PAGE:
In cases of unmet medical need, the FDA has provided special programs with accelerated pathways for approval that may apply to MDMA, as effect size estimates for PTSD are large, relapse rates are low, and administration under strictly controlled conditions improves compliance over available treatments. In addition, risk evaluation mitigation strategies (REMS) will allow sponsor oversight of certification of treatment providers, to assure that they have the necessary experience and qualifications to administer MDMA‐assisted psychotherapy. Appropriate mechanisms to prevent abuse and diversion will likely preclude take‐home prescriptions, and may involve restricting use to licensed clinics. Based on coadministration studies with psychiatric medications typically prescribed, MDMA‐assisted psychotherapy is unlikely to cause safety concerns within an integrated medication management model, but washout of other medications may be needed for optimal results. The outcome of negotiations with the FDA regarding phase III clinical trials and subsequent marketing remain to be determined.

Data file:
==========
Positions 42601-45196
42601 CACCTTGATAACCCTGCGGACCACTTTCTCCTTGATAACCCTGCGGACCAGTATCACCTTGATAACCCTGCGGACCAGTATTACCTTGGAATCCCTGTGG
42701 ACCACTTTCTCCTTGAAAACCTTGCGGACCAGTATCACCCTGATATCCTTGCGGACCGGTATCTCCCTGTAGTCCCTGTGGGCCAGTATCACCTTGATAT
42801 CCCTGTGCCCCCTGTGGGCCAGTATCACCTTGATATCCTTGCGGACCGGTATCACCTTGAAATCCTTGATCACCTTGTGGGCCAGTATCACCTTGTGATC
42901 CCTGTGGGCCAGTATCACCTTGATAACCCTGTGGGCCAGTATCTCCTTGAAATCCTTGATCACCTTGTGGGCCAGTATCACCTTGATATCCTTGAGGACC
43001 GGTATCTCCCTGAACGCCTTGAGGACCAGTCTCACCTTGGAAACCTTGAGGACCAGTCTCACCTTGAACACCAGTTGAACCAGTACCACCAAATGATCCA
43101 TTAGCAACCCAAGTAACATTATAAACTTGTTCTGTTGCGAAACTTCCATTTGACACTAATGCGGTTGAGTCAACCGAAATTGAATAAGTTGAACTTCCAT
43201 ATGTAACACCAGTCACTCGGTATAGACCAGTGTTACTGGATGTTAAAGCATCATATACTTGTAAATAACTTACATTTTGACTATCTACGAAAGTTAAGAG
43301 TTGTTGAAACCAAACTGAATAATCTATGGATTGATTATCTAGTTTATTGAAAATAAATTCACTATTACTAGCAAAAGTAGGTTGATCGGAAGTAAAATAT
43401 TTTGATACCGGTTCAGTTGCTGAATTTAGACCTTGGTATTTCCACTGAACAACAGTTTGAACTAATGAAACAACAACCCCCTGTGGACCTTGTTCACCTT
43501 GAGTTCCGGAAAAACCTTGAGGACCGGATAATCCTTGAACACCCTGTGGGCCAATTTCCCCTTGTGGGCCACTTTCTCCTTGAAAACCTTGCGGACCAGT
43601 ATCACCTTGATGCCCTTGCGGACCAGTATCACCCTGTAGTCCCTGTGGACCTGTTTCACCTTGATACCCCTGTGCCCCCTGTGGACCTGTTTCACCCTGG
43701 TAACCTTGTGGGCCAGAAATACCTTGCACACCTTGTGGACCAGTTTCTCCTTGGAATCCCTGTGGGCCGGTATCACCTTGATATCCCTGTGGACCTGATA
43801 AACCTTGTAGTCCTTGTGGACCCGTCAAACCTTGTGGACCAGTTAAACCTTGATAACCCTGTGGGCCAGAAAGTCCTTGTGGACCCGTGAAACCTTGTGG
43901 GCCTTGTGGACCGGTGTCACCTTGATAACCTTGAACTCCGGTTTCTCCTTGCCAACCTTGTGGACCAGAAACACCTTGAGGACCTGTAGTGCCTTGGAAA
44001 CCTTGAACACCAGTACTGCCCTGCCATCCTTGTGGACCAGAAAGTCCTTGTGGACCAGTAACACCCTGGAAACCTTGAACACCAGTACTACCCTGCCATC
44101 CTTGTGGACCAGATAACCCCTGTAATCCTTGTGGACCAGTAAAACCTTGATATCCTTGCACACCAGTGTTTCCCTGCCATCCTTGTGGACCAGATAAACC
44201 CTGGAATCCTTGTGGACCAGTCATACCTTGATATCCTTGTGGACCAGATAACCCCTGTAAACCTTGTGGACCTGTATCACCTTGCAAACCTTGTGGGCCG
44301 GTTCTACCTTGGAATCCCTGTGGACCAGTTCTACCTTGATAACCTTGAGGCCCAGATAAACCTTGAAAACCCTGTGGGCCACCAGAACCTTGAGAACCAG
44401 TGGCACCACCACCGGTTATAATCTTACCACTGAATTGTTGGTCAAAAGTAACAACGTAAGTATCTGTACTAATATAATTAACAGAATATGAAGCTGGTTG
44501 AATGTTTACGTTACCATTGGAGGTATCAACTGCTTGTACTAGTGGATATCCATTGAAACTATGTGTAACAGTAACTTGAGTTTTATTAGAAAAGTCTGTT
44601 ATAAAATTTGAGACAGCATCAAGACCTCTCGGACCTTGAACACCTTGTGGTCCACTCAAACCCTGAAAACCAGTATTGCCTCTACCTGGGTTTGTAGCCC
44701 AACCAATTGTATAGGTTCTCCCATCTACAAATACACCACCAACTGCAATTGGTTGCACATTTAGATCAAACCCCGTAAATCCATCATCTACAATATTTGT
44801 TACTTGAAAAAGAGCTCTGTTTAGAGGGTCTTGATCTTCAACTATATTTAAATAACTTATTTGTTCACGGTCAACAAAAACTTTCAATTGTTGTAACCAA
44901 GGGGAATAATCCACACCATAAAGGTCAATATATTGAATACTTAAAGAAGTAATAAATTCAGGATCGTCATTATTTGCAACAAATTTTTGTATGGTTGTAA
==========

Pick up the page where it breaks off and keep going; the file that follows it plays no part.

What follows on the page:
As MDMA is not patentable and will be difficult to commercialize with single‐dose treatments, the most suitable avenue is nonprofit drug development. The nonprofit organization funding and sponsoring clinical trials of MDMA‐assisted psychotherapy has made substantial progress using rigorous scientific approaches complying with cautious regulatory requirements. This progress demonstrates that it is possible to study Schedule 1 drugs under the current regulatory structure, but that progress in this area has been undesirably slow. Meticulously establishing safety and efficacy is crucial to evaluating the risk/benefit profile of single‐dose treatments as an adjunct to psychotherapy, which may offer improved safety and compliance over available treatments. Fostering open science principles, e.g., prioritizing publishing in peer‐reviewed journals and data transparency, will ultimately prove beneficial in shaping and expediting the regulatory environment that applies to MDMA‐assisted psychotherapy and similar models with other compounds. Implementation of novel MDMA‐assisted therapies could hold the promise of lasting improvements in social and psychological function for patients, and of deeper understanding of psychiatric disturbances across multiple disorders.